By: Zachary Ottenstein  | 

I Never Thought I Would Be Here, Let Alone Miss This Place

If you had asked me when I was a senior at TABC where I was planning to go to college, the answer probably would have been anywhere but Yeshiva University. This was not due to anything personal against YU, but simply based on the fact that it was not on the radar for someone who was descended from many baalei teshuva who had gone to other prestigious universities. I vividly remember sitting down in the living room with my Cambridge-educated grandmother a”h and her asking me where I was applying in the end. I rattled off a list of colleges, both private and state-run, that did not include YU. My grandmother looked at me incredulously, and, in her perfect accent, a unique mix of Austrian and English, said “How come you are not even applying to YU?” When Granny Susi, as she was affectionately known to me, asked a question in that manner it was her way of being subtly disappointed, but as an overly confident high school senior, I did not think twice about it and ultimately did not apply to YU. I applied and was accepted into what I thought was my first-choice college, a small liberal arts university in the Boston area.

As the Yiddish proverb wittily states, a mensch tracht un Got lacht, man plans and G-d laughs. But my eventual journey to YU was less G-d laughing than His inspiring me to laugh at myself, something I feel happens quite frequently. Along with virtually 100 percent of my high school classmates, I embarked on a year of yeshiva study in Israel. Being that I was not the most conventional or well behaved teenager, a long-haired devotee of various rock bands, I was motivated to find a “brand” of Judaism that was deep, intellectually rigorous and encouraging of individual creativity. It was at Yeshivat Eretz Hatzvi, an institution to which I am eternally grateful, that I found such a form of Jewish learning and practice. As my year of yeshiva progressed, I realized that there was nothing I enjoyed more and found more meaningful than deep immersion in limmud hatorah. As late teenage years are times when many question their values and life choices, often leading to the rupture and reconstruction of their personas, I realized at this time that attending this other college would not further my goal of deep immersion in Torah. Without hesitation, I withdrew.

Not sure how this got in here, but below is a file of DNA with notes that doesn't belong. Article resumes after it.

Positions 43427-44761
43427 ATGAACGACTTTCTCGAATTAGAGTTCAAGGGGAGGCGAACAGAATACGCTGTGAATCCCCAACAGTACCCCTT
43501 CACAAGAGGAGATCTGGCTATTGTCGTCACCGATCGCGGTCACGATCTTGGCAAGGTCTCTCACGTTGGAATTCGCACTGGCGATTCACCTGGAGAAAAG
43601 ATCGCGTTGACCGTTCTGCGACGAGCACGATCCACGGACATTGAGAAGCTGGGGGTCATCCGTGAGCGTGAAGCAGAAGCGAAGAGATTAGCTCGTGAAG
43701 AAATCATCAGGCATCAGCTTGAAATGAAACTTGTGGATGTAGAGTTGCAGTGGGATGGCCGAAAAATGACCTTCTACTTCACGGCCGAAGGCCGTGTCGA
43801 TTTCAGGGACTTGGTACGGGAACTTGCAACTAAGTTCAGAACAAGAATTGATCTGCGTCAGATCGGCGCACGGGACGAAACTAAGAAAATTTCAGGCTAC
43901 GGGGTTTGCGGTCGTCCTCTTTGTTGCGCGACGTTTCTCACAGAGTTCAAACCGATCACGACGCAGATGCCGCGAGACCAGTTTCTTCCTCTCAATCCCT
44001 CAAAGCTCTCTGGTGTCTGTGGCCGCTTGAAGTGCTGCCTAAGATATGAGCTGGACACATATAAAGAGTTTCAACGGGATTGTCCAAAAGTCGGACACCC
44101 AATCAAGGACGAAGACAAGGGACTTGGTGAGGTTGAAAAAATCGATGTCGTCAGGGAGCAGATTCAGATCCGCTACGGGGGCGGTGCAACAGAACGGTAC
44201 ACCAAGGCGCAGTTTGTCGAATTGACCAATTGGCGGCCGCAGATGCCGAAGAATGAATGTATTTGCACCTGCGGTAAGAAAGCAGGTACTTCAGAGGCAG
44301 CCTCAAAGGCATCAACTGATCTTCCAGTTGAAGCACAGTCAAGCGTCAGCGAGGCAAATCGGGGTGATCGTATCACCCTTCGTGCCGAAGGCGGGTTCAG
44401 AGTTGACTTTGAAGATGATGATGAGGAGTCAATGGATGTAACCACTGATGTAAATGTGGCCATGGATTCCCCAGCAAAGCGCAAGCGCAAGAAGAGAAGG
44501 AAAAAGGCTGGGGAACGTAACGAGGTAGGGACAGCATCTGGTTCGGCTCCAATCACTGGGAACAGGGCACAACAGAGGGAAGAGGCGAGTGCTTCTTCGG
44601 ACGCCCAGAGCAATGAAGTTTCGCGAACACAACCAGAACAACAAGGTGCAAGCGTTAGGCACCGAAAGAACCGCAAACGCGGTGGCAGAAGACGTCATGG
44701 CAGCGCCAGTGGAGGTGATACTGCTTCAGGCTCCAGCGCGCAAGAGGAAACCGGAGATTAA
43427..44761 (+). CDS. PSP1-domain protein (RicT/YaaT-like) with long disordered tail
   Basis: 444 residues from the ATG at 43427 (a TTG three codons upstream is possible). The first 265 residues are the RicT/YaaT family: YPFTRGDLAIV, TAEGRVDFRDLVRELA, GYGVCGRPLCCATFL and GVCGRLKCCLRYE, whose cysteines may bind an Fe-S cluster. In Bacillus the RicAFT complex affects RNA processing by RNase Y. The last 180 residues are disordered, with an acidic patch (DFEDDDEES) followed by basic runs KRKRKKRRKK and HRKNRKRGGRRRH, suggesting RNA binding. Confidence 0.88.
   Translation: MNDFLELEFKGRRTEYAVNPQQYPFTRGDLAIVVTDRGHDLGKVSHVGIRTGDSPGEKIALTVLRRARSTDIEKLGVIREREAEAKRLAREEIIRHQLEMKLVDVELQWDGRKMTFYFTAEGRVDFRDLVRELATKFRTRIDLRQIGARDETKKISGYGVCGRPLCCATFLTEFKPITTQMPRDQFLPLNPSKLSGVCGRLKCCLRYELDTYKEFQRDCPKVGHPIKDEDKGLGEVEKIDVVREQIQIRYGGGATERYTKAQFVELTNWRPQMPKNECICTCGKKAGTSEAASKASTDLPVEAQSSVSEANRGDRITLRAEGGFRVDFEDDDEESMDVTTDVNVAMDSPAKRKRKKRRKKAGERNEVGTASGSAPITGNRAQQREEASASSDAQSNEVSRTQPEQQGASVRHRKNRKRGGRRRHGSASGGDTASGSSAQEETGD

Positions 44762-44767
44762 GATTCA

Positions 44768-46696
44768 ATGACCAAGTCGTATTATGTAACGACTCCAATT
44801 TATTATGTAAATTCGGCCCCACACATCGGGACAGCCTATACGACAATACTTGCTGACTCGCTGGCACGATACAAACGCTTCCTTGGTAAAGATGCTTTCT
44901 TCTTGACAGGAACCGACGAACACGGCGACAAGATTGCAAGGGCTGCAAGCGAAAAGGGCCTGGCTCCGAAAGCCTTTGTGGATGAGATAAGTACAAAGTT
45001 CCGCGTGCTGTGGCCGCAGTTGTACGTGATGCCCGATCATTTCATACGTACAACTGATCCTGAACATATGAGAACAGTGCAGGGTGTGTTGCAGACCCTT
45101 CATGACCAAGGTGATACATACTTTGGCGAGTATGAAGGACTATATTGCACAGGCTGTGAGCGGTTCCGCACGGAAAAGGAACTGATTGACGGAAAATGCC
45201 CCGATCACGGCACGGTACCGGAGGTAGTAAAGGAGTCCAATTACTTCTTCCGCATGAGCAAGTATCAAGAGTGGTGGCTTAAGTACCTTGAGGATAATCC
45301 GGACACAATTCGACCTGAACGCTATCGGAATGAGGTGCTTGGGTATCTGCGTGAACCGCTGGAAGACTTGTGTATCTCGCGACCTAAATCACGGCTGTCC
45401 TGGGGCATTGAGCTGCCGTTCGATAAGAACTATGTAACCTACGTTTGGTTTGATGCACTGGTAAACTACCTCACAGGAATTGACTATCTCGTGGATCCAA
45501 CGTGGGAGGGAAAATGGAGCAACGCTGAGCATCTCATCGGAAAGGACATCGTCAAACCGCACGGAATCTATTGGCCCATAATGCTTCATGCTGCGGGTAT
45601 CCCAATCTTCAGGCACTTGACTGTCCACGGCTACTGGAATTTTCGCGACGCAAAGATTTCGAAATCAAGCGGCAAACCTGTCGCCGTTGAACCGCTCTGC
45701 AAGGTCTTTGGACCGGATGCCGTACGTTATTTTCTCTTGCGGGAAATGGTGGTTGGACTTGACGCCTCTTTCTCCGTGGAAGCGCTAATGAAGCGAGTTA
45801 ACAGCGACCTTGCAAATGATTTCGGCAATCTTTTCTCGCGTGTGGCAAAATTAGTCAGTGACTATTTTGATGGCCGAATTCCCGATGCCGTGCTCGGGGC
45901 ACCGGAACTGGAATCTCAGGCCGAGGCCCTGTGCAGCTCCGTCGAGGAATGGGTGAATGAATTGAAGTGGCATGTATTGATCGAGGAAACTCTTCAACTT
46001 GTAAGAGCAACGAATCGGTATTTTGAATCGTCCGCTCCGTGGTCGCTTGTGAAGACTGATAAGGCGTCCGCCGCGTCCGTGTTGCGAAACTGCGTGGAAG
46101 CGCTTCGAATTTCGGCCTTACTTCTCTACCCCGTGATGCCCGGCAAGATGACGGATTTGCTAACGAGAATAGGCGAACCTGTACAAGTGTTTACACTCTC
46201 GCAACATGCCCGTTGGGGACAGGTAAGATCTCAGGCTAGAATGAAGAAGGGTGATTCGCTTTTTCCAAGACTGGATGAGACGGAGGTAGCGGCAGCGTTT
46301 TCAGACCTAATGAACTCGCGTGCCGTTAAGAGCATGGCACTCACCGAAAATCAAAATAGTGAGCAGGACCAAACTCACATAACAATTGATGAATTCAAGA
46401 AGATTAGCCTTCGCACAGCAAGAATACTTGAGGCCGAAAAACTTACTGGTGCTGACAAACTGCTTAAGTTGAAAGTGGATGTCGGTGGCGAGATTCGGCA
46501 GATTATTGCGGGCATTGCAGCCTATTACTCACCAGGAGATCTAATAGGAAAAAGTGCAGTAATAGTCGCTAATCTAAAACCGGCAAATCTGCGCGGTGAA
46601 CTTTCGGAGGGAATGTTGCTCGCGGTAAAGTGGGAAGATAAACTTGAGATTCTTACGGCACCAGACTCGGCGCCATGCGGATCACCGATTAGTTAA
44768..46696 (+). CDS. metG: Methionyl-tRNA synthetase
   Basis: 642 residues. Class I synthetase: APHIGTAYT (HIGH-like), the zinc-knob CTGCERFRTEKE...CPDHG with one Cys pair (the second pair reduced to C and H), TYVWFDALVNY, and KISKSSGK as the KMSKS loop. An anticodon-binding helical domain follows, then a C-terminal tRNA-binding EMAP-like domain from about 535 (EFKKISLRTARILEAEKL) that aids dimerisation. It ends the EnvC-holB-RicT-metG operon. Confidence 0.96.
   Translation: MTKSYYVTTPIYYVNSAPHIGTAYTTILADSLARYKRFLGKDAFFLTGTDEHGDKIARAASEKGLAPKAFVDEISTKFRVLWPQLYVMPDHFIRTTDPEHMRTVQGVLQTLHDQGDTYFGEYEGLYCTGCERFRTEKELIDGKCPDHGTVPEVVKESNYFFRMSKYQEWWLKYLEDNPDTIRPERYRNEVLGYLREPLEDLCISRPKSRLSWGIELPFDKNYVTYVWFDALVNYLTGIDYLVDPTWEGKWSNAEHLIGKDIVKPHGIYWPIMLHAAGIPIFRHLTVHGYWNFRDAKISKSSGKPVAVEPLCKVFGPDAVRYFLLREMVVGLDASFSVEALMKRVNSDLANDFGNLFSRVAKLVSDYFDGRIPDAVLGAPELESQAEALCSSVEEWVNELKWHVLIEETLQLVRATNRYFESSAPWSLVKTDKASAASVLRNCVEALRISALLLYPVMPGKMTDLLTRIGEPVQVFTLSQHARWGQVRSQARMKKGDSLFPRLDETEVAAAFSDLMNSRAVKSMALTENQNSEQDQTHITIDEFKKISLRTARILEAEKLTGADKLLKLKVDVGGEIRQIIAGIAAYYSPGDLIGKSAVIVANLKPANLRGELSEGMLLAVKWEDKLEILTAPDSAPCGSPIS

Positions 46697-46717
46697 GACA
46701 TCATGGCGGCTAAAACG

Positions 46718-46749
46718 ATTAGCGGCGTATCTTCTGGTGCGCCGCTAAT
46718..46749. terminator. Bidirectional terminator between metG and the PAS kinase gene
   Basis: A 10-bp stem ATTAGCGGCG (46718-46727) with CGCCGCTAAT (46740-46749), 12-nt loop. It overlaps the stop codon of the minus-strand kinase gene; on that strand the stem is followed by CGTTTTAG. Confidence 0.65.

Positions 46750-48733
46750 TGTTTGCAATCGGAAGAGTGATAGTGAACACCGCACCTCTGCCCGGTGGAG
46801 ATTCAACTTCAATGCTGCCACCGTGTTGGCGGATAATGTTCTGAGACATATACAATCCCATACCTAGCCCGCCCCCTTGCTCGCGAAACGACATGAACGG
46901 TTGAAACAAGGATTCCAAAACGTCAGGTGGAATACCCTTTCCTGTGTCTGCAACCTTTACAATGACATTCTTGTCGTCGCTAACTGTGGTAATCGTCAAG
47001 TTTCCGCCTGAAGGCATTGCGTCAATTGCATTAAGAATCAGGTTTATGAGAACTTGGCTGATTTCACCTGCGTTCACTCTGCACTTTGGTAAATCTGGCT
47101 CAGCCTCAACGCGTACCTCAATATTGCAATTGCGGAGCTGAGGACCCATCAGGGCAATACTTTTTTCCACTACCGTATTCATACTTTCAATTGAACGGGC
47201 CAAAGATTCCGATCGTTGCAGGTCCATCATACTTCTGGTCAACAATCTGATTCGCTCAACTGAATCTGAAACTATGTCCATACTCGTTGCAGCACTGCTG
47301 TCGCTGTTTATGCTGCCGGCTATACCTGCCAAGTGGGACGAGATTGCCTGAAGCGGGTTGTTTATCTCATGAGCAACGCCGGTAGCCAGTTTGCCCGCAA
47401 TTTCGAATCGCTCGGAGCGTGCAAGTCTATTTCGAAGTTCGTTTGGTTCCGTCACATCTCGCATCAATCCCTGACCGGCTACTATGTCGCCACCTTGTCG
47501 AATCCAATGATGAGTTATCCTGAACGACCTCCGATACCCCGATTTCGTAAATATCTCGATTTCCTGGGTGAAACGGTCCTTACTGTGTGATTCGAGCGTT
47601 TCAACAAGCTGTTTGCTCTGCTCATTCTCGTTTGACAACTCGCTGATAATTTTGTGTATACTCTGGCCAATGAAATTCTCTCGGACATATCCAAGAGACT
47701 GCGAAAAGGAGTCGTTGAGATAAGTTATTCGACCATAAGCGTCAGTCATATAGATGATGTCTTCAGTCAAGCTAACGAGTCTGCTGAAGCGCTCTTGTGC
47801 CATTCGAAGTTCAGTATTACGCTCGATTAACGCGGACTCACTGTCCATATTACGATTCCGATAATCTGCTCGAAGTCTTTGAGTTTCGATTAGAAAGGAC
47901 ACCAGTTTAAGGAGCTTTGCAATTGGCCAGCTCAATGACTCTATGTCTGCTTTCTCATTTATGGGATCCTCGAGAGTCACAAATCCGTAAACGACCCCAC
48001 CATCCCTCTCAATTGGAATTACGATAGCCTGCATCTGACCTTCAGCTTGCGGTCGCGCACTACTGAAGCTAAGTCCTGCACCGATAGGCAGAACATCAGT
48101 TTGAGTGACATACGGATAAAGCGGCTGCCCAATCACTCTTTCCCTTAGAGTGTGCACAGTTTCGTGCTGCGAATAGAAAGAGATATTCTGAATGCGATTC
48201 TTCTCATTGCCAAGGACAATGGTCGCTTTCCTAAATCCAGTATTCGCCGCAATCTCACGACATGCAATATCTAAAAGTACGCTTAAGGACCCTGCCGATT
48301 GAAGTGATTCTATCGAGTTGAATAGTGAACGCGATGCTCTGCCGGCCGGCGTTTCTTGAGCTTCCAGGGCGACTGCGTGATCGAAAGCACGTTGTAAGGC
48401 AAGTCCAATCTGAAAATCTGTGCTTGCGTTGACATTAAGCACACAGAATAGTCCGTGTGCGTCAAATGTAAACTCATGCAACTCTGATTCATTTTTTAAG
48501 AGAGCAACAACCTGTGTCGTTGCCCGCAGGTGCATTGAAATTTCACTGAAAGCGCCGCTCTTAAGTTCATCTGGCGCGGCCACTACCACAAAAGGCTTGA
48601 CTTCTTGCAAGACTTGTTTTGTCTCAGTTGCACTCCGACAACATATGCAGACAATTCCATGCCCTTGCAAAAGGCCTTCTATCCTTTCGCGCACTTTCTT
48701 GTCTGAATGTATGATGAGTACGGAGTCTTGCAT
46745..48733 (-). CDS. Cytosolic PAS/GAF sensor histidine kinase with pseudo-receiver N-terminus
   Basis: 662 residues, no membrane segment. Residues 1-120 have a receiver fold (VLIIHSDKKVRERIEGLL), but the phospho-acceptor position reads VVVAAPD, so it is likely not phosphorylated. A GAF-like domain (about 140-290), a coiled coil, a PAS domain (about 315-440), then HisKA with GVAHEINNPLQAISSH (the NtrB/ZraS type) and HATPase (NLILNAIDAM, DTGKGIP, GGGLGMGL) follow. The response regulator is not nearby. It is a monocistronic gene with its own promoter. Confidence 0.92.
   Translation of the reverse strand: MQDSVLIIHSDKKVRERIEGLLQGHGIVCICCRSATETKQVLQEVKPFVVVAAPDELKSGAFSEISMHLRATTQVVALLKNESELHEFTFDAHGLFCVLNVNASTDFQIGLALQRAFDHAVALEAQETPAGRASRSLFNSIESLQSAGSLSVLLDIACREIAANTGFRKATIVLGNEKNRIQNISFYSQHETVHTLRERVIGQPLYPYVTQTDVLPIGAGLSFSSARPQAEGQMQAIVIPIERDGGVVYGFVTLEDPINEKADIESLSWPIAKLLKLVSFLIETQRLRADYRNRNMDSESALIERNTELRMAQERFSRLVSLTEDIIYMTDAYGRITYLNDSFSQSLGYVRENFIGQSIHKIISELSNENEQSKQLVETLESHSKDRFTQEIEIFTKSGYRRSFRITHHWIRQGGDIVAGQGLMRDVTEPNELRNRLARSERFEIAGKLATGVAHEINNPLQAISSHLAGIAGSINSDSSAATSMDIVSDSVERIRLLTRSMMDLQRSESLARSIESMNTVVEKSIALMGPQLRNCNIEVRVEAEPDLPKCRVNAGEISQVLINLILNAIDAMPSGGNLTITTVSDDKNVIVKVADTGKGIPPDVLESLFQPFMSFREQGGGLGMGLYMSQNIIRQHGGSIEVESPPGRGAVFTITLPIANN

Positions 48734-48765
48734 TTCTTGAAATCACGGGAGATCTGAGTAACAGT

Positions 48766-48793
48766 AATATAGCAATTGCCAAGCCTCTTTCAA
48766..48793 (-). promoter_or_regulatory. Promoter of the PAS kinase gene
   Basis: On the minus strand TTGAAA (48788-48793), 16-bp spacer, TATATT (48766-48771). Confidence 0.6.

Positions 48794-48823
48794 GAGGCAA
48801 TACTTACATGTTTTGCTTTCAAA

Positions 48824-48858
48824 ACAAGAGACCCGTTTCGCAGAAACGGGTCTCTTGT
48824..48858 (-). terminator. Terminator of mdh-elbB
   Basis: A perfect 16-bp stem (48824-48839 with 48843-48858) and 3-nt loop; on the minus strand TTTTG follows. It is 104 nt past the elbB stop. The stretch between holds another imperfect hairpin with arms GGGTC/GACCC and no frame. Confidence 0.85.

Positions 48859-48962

As any good yeshiva student without a plan for the future would do, I “kicked the can down the road” by deciding to spend another year in yeshiva. It was in my second year of study that I started to contemplate a future at YU. I initiated contact with Rabbi Jonathan Cohen from YU’s Israel Office. Before I knew it, I had filled out an application, been accepted to and enrolled in Yeshiva College. Even before I had set foot on YU’s New York campus, I felt a sense of connection to the luminaries that have graced its halls. Rav Soloveitchik, Rav Lichtenstein, Rabbi Lamm and countless other gedolei Torah were no longer just larger than life figures that crafted my personal religious ethos from afar via their writings –– I started to view them as my rebbeim, sages who shaped the character of the yeshiva that I was to attend. 

As I look back on my three years at YU, a few distinct images remain in my mind as representative of my Yeshiva University experience. I vividly remember my foray into the Glueck beit midrash on my first day, when the overwhelming sound of chavrutot deeply engaged in their study filled the air. Naturally I had seen batei midrash before, but one of this size and grandeur was a sight to behold. Obviously, beyond the buildings themselves are the hours I spent in YU’s various batei midrash and the people I spent them there with. I am eternally grateful to all of the rebbeim, mashgichim and chavrutot who pushed me to think, to learn and to connect with the mesorah as it has been passed through the generations from Har Sinai onward. 

In a similar vein, the sight of coming down to daven in the basement of Morgenstern Hall and seeing Professor Barry Eichler wrapped in his tallis and tefillin is one that resonated with me deeply. Seeing my professors not only as academics, but also as Jews, epitomizes YU’s values and my experience here. Later that day I would sit in Professor Eichler’s class and discuss the densest of Ancient Near Eastern texts with the same person with whom I had davened that morning. He was not simply a professor, but a role model for life as an intellectually curious and committed Orthodox Jew. I vividly remember his telling me at the end of one class that he heard from Nechama Leibowitz herself that “Torah is a prism –– a singular set of texts with each style of interpretation, academic or traditional, being one color that is refracted by the original texts.” With that one sentence of his I felt that I had made the right choice by coming to YU to see for myself the “prism” and all of the “colors” comprising it.

Naturally, there are many more members of the faculty that I would like to thank for making my YU experience the meaningful journey of Torah Umadda that it has been, but there is not enough space in this short vignette to express my immense gratitude to all of them. However, I will end by saying that as I embark on my own career as an educator, I hope to imbue my future students with the lessons and skills that I have gained from my invaluable time at Yeshiva University.

Photo Caption: The Glueck Beit Midrash

Photo Credit: Yeshiva University